Big brewers lock up restaurant market

Big brewers are accused of cornering the restaurant market Keystone

Switzerland’s price watchdog has launched an investigation into exclusive contracts signed between the nation’s big brewers and restaurant owners.

This content was published on February 16, 2004 minutes

Smaller beer producers have complained that their larger rivals are shutting them out of a lucrative market.

The competition commission has confirmed that an investigation of industry practices is underway and it expects the inquiry to be completed by the end of the year.

“The contracts between the brewers and restaurants are part of that investigation,” commission spokesman Patrick Ducrey told swissinfo.

Officially, Switzerland’s beer cartel was broken up 1991. Brewers should, in theory, be able to sell their beer to whoever they want.

But small and microbreweries are finding it hard to get a foot in the restaurant door.

“The big brewers have grabbed the market with their exclusive contracts,” said Jérôme Rebetez, the owner of the Franches-Montagnes Brewery.

Closed shop

Two global brewing giants dominate the Swiss market: Heineken and Carlsberg. These two heavyweights sell nearly two-thirds of all the beer consumed in Switzerland.

The Swiss brewer, Feldschlösschen, which is owned by the Carlsberg group, admits to signing special contracts with restaurant and café owners.

These can involve preferential loans of money or material to those starting out on the trade.

“In return, the restaurant owner agrees to sell only our products,” added Feldschlösschen spokesman Stefan Kaspar.

The volume of beer to be sold and the length of contract are negotiable. The contracts are worth hundreds of millions of Swiss francs to Feldschlösschen, according to Kaspar.

Checking the small print

The competition watchdog is now taking a closer look at the specifics of these contracts.

“There are many ways a brewer can hold sway over a restaurant owner,” said Ducrey. “Loans, credits and supplying equipment are just a few of them, and we have to decide if this is legal.”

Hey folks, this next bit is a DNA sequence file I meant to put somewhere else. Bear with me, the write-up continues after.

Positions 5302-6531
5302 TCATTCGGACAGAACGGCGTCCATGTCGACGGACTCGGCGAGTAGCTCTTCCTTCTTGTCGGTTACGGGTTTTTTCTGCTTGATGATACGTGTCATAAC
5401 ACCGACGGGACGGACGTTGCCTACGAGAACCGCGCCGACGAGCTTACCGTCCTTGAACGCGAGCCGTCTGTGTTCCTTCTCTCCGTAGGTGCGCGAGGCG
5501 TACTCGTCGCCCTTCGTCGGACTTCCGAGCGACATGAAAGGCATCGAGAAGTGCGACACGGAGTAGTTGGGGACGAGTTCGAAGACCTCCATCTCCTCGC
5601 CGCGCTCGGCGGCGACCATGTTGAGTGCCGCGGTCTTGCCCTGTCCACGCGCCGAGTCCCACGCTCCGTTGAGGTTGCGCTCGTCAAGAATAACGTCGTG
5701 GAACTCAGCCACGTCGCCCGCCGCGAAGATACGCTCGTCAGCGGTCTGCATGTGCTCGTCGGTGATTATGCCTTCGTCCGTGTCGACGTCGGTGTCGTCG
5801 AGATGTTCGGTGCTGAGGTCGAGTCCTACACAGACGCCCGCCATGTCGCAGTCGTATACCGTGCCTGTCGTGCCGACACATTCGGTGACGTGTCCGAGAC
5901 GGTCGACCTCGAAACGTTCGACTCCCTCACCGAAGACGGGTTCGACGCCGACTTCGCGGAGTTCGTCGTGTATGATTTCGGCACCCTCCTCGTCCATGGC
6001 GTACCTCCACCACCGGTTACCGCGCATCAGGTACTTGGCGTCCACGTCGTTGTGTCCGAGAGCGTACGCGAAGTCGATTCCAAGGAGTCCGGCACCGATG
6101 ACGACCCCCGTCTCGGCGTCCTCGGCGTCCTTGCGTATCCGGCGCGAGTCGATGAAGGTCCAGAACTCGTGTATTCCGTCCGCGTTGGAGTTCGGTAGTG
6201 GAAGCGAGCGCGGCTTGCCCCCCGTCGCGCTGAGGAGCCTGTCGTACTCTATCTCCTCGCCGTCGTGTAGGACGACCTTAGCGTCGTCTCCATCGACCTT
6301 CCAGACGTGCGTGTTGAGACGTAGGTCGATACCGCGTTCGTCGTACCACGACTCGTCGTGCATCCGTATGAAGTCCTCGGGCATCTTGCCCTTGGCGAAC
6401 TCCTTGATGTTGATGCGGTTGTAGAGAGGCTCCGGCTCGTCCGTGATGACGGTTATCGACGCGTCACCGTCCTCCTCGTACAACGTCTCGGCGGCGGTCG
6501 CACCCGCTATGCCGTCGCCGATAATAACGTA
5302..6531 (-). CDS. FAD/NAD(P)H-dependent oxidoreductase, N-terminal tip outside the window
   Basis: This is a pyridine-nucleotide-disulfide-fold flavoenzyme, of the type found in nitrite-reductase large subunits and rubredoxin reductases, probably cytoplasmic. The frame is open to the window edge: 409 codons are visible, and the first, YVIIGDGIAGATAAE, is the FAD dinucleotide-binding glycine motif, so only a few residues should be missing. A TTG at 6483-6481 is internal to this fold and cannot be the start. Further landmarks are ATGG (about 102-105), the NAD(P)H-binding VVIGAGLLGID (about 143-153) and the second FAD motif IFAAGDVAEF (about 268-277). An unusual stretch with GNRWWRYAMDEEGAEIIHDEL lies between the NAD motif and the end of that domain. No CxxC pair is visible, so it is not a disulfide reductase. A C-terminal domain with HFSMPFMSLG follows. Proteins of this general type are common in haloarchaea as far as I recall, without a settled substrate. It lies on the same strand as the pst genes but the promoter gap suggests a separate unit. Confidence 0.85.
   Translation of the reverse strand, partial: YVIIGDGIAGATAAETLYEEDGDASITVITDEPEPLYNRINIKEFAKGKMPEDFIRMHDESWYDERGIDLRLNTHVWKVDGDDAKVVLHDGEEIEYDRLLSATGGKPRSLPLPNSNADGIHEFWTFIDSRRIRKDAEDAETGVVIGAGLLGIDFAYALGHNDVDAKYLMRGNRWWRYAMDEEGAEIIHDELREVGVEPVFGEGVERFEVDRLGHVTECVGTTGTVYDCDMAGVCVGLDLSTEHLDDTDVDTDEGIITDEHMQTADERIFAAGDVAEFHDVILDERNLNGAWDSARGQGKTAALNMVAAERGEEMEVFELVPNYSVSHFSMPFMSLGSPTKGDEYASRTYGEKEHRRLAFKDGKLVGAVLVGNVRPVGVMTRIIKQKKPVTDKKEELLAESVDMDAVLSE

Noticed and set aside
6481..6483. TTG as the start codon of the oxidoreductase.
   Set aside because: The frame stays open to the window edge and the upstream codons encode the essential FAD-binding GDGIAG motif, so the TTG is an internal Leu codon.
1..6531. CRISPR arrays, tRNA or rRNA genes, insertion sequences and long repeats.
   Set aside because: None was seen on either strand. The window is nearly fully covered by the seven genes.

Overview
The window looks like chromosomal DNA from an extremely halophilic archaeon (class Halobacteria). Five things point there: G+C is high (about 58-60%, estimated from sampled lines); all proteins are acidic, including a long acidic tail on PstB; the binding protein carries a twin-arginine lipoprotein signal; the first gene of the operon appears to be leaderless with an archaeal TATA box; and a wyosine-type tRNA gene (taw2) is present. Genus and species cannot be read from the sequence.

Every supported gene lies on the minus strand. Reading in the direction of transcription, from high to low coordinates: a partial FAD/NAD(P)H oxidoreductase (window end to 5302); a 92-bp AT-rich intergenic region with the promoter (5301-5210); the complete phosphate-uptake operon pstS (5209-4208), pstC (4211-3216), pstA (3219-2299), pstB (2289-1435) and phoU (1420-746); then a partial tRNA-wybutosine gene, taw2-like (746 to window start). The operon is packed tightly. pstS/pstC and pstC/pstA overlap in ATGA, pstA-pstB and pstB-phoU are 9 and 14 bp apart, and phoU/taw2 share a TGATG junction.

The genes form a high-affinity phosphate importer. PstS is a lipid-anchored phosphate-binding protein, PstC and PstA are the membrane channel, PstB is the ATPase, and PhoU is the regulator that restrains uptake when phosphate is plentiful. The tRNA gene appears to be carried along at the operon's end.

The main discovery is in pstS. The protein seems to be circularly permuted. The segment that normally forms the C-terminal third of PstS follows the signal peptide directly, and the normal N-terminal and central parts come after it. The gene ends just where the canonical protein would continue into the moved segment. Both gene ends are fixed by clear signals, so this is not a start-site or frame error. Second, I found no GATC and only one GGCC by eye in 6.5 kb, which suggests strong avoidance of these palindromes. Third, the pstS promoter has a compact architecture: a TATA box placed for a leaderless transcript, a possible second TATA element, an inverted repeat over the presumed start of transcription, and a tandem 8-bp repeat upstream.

Smaller brewers argue that these contracts are just another way of setting up a cartel. Dominique Suchet, a microbrewer from Geneva, says restaurateurs are afraid to sell other beers.

“They are usually interested in what I have to sell, but they can’t buy anything because of their contracts with the big brewers,” he said.

No arm-twisting

Kaspar insists that no one is being coerced to sign exclusive contracts. And some restaurant owners admit that brewery loans are welcome at a time when the banks are less forthcoming.

“The restaurant business is considered risky by banks,” said Laurent Terlinchamp, president of the Geneva restaurant owners’ association. “We have to find other solutions and these contracts are one of them.”

“They [the big brewers] are helping a business sector that is hurting,” he added. “These contracts are necessary for many of us to survive. It’s just a business deal where everyone gets what he wants.”

The Swiss brewers’ association, which represents most of the country’s biggest producers, says there is nothing untoward about the agreements between brewers and restaurateurs.

According to the association, these contracts are also common in Germany and the Netherlands.

swissinfo with agencies

Key facts

Beer production in Europe: 320 million hectolitres.
In Switzerland: 4.3 million hectolitres.
Beer consumption per person in Switzerland: 58 litres in 2003.
Wine consumption: 41 litres.
Carlsberg and Heineken have 65 per cent market share in Switzerland.
Ther are 105 Swiss breweries.

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In brief

Switzerland's beer cartel was abolished in 1991.

The country's cartel law first came into force in 1995, and its latest version will go into effect in April 2004.

The competition commission will be able to impose sanctions against companies that limit competition.

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